NEA/DB/DOC(2014) - khs
NEA Data Bank
NEA/DB/DOC(2014)2
General description of fission observables
GEF code
Supplement to JEFF Report 24
Karl-Heinz Schmidt
Beatriz Jurado
CENBG, CNRS/IN2P3, Gradignan, France
Charlotte Amouroux
CEA, DSM-Saclay, France
June 2014
Foreword
Foreword
The Joint Evaluated Fission and Fusion (JEFF) Project is a collaborative effort among
the member countries of the OECD Nuclear Energy Agency (NEA) Data Bank to develop
a reference nuclear data library. The JEFF library contains sets of evaluated nuclear data,
mainly for fission and fusion applications; it contains a number of different data types,
including neutron and proton interaction data, radioactive decay data, fission yield data
and thermal scattering law data.
The General fission (GEF) model is based on novel theoretical concepts and ideas
developed to model low energy nuclear fission. The GEF code calculates fission-fragment
yields and associated quantities (e.g. prompt neutron and gamma) for a large range of
nuclei and excitation energy. This opens up the possibility of a qualitative step forward
to improve further the JEFF fission yields sub-library.
This supplement to JEFF Report 24 provides technical information on the GEF code
and subroutines, as well as examples and practical hints.
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General description of fission, GEF code, 3
Acknowledgements
Acknowledgements
Developments for the GEF code have been supported by the European Commission within
the Sixth Framework Programme through EFNUDAT (project No. 036434) and within
the Seventh Framework Programme through Fission-2010-ERINDA (project No. 269499),
and by the OECD Nuclear Energy Agency. Special thanks go to Mr E. Dupont who incited
the work on this report and followed it with much interest and many helpful remarks.
4
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General description of fission, GEF model, Table of contents
Table of contents
1 Name of the program
6
2 Description of the program
6
3 Method of solution
7
4 Computational structure
7
5 Subroutines
10
6 Typical running time
16
7 Related and auxiliary programs
16
8 Hardware requirements
16
9 Programming language(s) used
16
10 Operating system under which the program is executed
16
11 Other programming or operating information or restrictions
17
12 Names and adresses of authors
17
13 Material available
17
14 Practical hints
17
15 Deterministic version of GEF as a subroutine
22
16 Terms and conditions
23
References
32
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General description of fission, GEF code, 5
1
Name of the program
GEF Version 2014/2.1
The official GEF websites are http://www.khs-erzhausen.de and
http://www.cenbg.in2p3.fr/GEF.
2
Description of the program
GEF is a computer code for the simulation of the nuclear fission process. The GEF
code calculates pre-neutron and post-neutron fission-fragment nuclide yields, angularmomentum distributions, isomeric yields, prompt-neutron yields and prompt-neutron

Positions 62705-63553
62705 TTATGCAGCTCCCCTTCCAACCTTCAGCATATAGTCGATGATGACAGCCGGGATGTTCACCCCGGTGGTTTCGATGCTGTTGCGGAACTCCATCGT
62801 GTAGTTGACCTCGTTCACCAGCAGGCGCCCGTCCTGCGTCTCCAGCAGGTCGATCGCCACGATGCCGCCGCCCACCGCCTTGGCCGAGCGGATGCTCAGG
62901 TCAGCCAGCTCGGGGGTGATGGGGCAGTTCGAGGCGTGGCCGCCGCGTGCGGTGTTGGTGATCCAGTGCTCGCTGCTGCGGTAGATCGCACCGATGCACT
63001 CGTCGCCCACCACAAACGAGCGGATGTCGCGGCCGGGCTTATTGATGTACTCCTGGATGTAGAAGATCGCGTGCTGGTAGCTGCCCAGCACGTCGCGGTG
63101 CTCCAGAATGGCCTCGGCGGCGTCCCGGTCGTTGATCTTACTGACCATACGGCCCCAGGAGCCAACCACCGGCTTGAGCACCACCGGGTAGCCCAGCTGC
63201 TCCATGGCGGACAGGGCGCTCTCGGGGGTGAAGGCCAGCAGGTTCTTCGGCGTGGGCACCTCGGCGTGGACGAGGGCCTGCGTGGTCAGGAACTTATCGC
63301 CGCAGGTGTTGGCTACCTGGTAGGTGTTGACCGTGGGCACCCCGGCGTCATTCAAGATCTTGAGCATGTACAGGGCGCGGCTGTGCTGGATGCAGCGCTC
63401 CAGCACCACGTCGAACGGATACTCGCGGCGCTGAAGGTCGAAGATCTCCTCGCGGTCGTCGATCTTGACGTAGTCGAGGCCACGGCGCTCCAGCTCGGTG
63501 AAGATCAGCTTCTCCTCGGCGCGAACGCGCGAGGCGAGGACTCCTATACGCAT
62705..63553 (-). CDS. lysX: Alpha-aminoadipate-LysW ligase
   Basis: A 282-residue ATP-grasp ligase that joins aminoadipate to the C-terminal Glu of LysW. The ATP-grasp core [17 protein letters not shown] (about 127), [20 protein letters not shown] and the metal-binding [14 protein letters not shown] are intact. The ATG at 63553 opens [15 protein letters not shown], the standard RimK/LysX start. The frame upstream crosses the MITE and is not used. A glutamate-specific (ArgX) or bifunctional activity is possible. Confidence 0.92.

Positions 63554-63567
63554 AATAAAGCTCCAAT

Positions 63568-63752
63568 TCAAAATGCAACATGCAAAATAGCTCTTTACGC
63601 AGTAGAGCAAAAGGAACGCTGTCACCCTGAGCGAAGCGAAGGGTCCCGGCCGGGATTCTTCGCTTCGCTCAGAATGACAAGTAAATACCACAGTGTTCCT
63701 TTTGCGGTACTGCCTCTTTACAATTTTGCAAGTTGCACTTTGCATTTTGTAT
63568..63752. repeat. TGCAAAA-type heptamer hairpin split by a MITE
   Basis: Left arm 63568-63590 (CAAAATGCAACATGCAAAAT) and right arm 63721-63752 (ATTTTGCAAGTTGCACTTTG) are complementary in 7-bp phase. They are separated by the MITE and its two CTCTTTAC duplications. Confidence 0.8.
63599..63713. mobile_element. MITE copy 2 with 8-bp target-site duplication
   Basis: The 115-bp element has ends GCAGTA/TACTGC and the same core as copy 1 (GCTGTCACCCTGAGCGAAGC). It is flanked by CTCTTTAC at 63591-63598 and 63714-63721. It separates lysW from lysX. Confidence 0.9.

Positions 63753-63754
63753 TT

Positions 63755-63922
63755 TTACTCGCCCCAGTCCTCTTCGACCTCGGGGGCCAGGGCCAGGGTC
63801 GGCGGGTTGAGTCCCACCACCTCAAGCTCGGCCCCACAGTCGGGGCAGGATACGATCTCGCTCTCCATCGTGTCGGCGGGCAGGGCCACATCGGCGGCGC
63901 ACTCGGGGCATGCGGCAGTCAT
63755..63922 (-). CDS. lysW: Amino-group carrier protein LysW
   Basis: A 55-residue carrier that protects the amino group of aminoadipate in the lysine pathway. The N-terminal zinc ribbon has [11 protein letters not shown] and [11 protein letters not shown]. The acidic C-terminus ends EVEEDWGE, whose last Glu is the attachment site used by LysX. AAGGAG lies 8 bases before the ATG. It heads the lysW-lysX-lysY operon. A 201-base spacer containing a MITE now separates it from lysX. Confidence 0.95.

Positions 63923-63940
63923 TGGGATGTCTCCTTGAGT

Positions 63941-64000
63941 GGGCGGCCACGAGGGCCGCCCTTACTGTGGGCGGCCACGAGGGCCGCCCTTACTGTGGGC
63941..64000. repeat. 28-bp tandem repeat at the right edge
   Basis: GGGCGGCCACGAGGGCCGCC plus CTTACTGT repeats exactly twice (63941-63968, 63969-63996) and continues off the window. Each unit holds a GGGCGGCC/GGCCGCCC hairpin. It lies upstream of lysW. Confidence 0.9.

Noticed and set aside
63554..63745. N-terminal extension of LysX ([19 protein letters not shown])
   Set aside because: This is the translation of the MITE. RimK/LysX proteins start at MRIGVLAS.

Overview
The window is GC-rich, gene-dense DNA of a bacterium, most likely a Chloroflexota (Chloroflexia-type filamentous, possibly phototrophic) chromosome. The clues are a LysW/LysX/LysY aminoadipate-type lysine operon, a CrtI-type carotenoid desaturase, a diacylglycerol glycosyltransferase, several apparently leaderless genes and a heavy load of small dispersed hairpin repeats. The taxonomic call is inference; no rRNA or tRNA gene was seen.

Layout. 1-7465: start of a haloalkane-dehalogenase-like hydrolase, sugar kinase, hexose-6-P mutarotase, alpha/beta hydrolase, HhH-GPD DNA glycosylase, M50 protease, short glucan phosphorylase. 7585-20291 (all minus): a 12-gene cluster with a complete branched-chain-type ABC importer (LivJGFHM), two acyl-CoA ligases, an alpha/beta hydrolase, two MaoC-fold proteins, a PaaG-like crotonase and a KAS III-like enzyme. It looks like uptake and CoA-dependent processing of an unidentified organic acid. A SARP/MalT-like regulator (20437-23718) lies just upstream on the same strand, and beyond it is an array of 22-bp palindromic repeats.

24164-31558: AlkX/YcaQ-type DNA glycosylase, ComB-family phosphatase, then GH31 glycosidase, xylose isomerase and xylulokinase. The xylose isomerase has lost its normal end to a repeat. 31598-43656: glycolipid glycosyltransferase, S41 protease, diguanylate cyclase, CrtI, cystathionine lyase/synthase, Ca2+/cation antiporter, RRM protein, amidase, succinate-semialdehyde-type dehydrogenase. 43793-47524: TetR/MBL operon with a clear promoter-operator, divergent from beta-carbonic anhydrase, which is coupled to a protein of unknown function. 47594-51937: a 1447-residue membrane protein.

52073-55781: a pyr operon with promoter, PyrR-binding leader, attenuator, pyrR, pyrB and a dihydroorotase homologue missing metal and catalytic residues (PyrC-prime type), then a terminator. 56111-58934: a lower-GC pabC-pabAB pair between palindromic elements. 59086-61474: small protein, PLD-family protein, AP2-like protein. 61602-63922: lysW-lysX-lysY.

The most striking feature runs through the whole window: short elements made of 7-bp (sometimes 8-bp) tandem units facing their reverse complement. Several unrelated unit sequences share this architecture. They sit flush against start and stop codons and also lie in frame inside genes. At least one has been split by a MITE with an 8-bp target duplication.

spectra, prompt-gamma spectra, and several other quantities for a wide range of fissioning nuclei from polonium to seaborgium in spontaneous fission and neutron-induced
fission. Multi-chance fission (fission after emission of neutrons) is included. For neutroninduced fission, the pre-compound emission of neutrons is considered. Output is provided
as tables and as parameters of fission observables on an event-by-event basis.
Specific features of the GEF code:
• The mass division and the charge polarisation are calculated assuming a statistical
population of states in the fission valleys at freeze-out. The freeze-out time considers
the influence of fission dynamics and is not the same for the different collective
variables.
• The separability principle [1] governs the interplay of macroscopic and microscopic
effects. - Five fission channels are considered. The strengths of the shells in the
fission valleys are identical for all fissioning systems. The mean positions of the
heavy fragments in the asymmetric fission channels are essentially constant in atomic
number, as suggested by experimental data [2].
• The stiffness of the macroscopic potential with respect to mass asymmetry is deduced from the widths of measured mass distributions [3].
• The excitation-energy-sorting mechanism [4-7] determines the prompt neutron yields
and the odd-even effect in fission-fragment yields of even-Z and odd-Z systems.
• Neutron evaporation from the fragments is calculated with a Monte-Carlo statistical
code using level densities from empirical systematics [8] and binding energies with
theoretical shell effects with gamma competition included.
• Model uncertainties and covariances are determined by a series of calculations with
perturbed parameters.
• Multi-chance fission is supported.
6
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General description of fission, GEF model, • Pre-compound emission is considered for neutron-induced fission.
3
Method of solution
The Monte-Carlo method is used. Uncertainties and co-variances are deduced from perturbed calculations.
4
Computational structure
Gross structure